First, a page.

Cricket icons Virat Kohli and Sachin Tendulkar have led the backlash from India after players were allegedly racially abused in Australia – as has 'Monkeygate' villain Harbhajan Singh.
A BCCI official claimed that Siraj was called a "brown dog" and a "big monkey" on Sunday, during heckling that made him visibly upset and compelled him to approach the on-field umpires.
Kohli, who returned home from the tour of Australia to attend the birth of his first child, was outraged by the scenes from the SCG. The Indian captain demanded "absolute urgency" in the response to offenders.
Tendulkar said that racist spectators had no place at cricket matches.
Injured Indian paceman Mohammad Shami expressed his disappointment at the scenes in Sydney and backed the BCCI's push for justice.
Another former Indian captain, Mohammad Azharuddin, echoed claims from spinner Ravi Ashwin that abuse was a constant problem in Australia.
"Every time we play with Australia, something of this thing happens. It is becoming a regular affair. Nobody should tolerate all these things," Azharuddin told Press Trust of India.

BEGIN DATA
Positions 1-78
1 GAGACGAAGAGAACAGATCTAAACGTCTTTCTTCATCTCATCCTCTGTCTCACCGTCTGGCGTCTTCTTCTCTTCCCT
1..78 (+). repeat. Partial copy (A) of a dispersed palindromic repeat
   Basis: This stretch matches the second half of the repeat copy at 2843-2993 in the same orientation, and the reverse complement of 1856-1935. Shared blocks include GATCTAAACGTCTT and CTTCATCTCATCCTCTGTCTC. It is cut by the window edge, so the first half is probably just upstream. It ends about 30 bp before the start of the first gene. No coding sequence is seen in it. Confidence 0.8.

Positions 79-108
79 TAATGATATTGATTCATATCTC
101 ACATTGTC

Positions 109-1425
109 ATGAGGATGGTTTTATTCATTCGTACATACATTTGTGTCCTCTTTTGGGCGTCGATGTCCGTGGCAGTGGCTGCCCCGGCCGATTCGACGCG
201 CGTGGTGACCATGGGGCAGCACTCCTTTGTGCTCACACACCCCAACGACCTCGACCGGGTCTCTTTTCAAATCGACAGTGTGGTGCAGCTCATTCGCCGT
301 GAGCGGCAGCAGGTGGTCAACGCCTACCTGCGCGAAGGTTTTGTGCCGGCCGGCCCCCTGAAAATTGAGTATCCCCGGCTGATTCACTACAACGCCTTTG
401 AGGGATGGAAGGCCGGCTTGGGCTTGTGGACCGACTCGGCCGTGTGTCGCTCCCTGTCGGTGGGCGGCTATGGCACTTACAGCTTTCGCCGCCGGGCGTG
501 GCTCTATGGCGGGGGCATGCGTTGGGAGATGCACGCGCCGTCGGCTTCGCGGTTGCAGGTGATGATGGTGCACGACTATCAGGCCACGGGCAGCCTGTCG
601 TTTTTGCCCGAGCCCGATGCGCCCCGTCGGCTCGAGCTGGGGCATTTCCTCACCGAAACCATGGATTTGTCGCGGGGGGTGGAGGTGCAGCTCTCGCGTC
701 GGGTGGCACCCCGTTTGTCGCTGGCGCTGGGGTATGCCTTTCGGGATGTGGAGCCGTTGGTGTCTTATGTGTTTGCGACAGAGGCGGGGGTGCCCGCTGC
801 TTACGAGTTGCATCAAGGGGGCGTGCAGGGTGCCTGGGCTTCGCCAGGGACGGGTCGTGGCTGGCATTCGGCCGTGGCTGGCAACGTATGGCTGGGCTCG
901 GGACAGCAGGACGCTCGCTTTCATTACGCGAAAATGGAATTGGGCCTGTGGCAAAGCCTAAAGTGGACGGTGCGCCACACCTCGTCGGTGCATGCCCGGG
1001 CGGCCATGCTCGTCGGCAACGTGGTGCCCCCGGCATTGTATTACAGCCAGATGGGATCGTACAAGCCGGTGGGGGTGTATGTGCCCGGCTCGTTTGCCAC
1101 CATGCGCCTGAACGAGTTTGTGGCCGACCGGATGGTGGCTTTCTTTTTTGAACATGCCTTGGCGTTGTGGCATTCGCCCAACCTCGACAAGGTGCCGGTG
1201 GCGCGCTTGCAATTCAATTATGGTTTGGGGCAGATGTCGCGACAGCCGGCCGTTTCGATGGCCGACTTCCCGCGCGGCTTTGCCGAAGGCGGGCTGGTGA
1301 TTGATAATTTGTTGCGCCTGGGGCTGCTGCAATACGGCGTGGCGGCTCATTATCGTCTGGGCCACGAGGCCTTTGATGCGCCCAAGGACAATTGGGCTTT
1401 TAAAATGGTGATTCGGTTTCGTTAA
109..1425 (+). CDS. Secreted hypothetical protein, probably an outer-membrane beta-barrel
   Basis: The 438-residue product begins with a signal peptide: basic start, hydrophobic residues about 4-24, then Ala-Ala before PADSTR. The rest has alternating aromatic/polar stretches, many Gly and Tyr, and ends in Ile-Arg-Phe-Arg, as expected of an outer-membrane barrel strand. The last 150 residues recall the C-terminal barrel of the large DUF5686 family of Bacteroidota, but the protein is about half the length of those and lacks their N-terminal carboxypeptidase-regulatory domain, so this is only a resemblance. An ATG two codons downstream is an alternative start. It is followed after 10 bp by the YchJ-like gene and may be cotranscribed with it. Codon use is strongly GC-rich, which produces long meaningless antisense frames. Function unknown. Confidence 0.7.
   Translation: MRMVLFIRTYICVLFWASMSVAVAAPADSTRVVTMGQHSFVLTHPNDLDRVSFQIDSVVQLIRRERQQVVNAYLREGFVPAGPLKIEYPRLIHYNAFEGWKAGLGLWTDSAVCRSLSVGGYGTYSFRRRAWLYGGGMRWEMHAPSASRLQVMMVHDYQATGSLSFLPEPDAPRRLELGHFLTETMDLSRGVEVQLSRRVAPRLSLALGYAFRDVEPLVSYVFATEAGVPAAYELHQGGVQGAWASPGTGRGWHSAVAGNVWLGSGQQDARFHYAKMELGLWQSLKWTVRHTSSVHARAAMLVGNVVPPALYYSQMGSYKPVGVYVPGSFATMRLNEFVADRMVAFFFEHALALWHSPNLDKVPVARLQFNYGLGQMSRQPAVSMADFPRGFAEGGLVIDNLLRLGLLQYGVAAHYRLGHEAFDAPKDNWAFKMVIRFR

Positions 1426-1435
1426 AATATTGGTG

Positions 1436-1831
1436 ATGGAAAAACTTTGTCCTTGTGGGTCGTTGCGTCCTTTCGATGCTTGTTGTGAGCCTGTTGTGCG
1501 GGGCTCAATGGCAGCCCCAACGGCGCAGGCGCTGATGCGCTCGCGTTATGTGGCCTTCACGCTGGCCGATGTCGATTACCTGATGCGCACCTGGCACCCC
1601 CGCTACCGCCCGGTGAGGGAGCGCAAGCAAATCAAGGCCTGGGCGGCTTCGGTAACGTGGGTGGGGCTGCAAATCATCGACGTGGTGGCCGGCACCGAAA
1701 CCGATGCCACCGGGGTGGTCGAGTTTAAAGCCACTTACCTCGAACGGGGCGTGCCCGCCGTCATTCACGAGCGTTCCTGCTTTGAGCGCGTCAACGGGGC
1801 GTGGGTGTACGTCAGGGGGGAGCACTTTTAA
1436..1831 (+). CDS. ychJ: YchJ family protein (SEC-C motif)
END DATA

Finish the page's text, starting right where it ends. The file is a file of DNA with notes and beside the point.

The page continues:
"The ICC should look into the matter and quickly resolve this problem forever.
"It is good that Cricket Australia has tendered an apology and I am sure they will take action also. CA should be very strict Whoever has done it, it is very sad. Those people responsible should be ejected and not allowed to come in the grounds."
Former Indian spinner Harbhajan Singh, who caused a massive furore on the 2007-08 tour of Australia by allegedly calling Andrew Symonds a "monkey" during the SCG Test, also weighed in. He claimed that Australian fans often resorted to discrimination.
Former Indian batsman Yuvraj Singh issued a plea for unity.
Former Indian batsman VVS Laxman was one of the first notable figures to speak out as the furore erupted.
Meanwhile, former England spinner Monty Panesar called on the ICC to expand its efforts to combat racism.
"A racial code of ethics should be established by @ICC to give clear understanding to spectators what is a racist term and what isn't," Panesar wrote on Twitter.